GULFPORT — Democratic gubernatorial candidate Brandon Presley called Tuesday for a new investigator to scrutinize Mississippi’s massive welfare scandal and continued to hammer Republican Gov. Tate Reeves’ lack of support to reform the state’s welfare agency.
Presley, the state’s Northern District Public Service commissioner, told reporters in Gulfport on Tuesday that, if elected to the state’s highest office, he would urge the Mississippi Ethics Commission to appoint the independent inspector who would operate freely of political pressure from state lawmakers and the governor.
“I promise that I won’t insert myself into this investigation,” Presley said.
It’s unclear what exact duties the hypothetical investigator would have or what the scope of a potential inquiry would be, but Presley told the media he would want the person to have wide leeway to “do what they think” is best to conduct the review.
The four-term utilities regulator has made the multi-million dollar scandal that has led to multiple people pleading guilty to federal and state charges one of the primary focuses of his bid for the Governor’s Mansion.
One of the likely reasons the Democratic candidate is pitching the need for a new investigator is to contrast himself with Reeves’ involvement in deciding which attorneys should handle the state’s ongoing civil lawsuit to recoup allegedly misspent welfare funds.
Reeves’ administration last year abruptly fired Brad Pigott, a former federal prosecutor who initially handled the state’s civil lawsuit against dozens of defendants. The governor said he approved Pigott’s termination after the former prosecutor filed a subpoena on the University of Southern Mississippi Athletic Foundation.
“When that former U.S. attorney got just a little bit too close to Tate’s buddies and started asking just a little bit too tough of questions and started looking at what really was the deep infection of this corruption, he woke up the next day fired,” Presley said Tuesday.
The other major item that Presley pushed was encouraging representatives from three state agencies to form a public integrity task force to primarily examine state contracts the Department of Human Services awards to its vendors — one of the root causes of the welfare scandal.
While the Democratic candidate is pitching new ethics reform policies, he’s also accusing Reeves, his presumptive Republican opponent in November, of idly letting the scandal play out while he presided over the state Senate as lieutenant governor for eight years.
“You can write this down and put it in concrete,” Presley said. “Tate Reeves will not fight corruption. Let me say it again. Tate Reeves will not fight corruption. He’s not opened his mouth about corruption in this campaign. He’s not said a word.”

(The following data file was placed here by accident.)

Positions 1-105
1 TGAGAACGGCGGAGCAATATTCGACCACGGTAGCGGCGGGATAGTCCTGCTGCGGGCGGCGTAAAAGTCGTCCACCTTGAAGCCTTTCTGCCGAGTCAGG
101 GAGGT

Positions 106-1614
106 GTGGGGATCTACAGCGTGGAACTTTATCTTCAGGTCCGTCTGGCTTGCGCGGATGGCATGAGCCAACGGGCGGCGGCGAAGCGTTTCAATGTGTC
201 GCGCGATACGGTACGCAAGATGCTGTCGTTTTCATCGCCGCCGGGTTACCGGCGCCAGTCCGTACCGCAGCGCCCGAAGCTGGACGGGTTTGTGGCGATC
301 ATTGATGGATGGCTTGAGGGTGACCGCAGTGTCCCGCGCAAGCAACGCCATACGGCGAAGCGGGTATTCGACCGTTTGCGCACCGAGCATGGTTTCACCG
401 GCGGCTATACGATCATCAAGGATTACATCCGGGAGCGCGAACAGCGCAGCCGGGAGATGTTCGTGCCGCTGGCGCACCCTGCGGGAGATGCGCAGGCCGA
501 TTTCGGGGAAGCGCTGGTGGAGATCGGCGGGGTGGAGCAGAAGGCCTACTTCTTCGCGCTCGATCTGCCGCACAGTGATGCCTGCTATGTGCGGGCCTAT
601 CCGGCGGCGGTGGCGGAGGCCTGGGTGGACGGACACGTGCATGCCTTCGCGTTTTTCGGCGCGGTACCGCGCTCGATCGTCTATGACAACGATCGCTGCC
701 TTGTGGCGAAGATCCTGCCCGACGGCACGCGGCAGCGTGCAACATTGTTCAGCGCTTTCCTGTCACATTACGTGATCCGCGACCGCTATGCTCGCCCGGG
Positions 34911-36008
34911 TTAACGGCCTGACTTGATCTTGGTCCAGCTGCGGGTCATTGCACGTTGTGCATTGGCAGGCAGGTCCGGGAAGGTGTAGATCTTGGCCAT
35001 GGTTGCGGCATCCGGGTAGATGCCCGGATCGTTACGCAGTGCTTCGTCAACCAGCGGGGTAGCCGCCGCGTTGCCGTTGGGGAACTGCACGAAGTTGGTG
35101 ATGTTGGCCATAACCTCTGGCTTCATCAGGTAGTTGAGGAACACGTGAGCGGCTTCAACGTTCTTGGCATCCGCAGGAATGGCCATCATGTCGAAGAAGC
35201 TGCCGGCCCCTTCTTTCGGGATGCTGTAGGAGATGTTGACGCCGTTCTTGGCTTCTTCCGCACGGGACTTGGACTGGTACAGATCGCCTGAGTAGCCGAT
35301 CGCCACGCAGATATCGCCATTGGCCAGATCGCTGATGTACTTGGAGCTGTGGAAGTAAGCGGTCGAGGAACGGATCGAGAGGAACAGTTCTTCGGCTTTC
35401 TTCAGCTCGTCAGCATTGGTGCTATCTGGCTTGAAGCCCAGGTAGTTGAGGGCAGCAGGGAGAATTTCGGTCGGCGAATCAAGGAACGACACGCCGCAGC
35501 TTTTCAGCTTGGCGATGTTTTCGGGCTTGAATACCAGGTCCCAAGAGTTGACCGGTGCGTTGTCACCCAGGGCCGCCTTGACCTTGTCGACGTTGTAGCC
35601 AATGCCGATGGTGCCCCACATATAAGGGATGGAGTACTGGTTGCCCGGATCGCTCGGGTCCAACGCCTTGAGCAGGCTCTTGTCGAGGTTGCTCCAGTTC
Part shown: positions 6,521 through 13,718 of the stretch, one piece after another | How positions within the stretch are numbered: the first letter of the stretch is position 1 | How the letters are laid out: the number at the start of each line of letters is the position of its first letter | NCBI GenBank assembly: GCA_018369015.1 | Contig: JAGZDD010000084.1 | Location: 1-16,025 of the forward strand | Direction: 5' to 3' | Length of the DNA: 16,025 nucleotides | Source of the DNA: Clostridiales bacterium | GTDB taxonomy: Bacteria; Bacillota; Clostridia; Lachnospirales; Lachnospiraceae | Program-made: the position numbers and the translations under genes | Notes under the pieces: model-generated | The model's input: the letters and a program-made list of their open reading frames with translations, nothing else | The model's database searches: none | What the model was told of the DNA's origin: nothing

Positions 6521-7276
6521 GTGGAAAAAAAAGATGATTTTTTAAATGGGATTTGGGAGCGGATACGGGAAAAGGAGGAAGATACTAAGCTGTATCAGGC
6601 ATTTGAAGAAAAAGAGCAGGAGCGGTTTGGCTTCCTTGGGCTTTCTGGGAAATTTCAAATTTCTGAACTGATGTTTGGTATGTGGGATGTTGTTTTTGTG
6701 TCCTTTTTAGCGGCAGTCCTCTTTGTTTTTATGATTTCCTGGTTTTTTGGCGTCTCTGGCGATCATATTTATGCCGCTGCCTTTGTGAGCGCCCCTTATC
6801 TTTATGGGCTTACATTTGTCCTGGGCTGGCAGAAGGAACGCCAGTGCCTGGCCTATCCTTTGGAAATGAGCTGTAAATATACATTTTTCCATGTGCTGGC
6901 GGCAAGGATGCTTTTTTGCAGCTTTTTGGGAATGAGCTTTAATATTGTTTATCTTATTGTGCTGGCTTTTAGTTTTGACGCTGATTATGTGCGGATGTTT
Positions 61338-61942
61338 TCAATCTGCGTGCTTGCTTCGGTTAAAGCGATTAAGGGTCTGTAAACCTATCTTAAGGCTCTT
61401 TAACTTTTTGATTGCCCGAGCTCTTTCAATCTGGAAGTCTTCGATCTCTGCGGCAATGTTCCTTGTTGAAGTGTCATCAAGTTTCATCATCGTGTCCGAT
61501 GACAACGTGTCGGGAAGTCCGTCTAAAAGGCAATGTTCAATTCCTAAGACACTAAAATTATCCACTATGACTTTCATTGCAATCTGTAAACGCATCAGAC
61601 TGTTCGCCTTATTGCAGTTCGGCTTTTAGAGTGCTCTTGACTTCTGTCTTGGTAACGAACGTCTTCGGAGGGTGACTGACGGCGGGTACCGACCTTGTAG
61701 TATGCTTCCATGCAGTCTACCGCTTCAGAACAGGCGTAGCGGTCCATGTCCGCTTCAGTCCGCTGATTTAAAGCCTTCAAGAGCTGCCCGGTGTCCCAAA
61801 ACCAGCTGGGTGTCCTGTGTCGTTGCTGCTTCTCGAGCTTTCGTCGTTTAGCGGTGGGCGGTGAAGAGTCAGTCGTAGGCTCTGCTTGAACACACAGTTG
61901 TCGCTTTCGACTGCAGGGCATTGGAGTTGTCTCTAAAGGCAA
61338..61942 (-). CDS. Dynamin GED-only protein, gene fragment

Reeves has maintained he did not know about the welfare scandal when he was lieutenant governor and played no part in the diversion of welfare funds.
In a recent campaign ad, Reeves re-used footage from his 2019 bid for the Governor’s Mansion of him visiting the now-defunct New Summit School that was owned by Nancy New, a principal figure who has pleaded guilty to charges stemming from the welfare scandal.
Presley criticized the governor’s decision to use campaign footage of a the private school and called New Summit School the “Chernobyl” of the sprawling welfare scandal, comparing it to the 1980s nuclear plant disaster in Russia.
The Reeves campaign did not address questions from Mississippi Today about the campaign video and other accusations from Presley, but in response, a Reeves campaign spokesperson labeled Mississippi Today as a “liberal Democrat SuperPAC.”
“No one in Mississippi should endure any lecture on government ethics from Brandon Presley while he is funding his campaign with money from a convicted felon found guilty of attempting to bribe elected officials across Mississippi,” Reeves’ campaign manager Elliott Husbands said in a statement.
Husbands later clarified he was referring to Dickie Scruggs, a disbarred attorney who pleaded guilty to a federal bribery charge and a federal mail fraud charge in 2009. He served a stint in prison, which he completed in 2014.
The prominent former attorney donated $10,000 to Presley’s campaign, according to the candidate’s most recent campaign finance report, and he regularly donates to political candidates in the state.
The Tuesday press conference was the second event the utilities regulator has conducted about tightening ethics rules and reforming lobbying laws in state government. He’s expected to unveil more proposals in the coming weeks.
Editor’s note: Dickie Scruggs has been a donor of Mississippi Today. Donors do not influence Mississippi Today’s editorial decisions, and a list of our donors can be found here.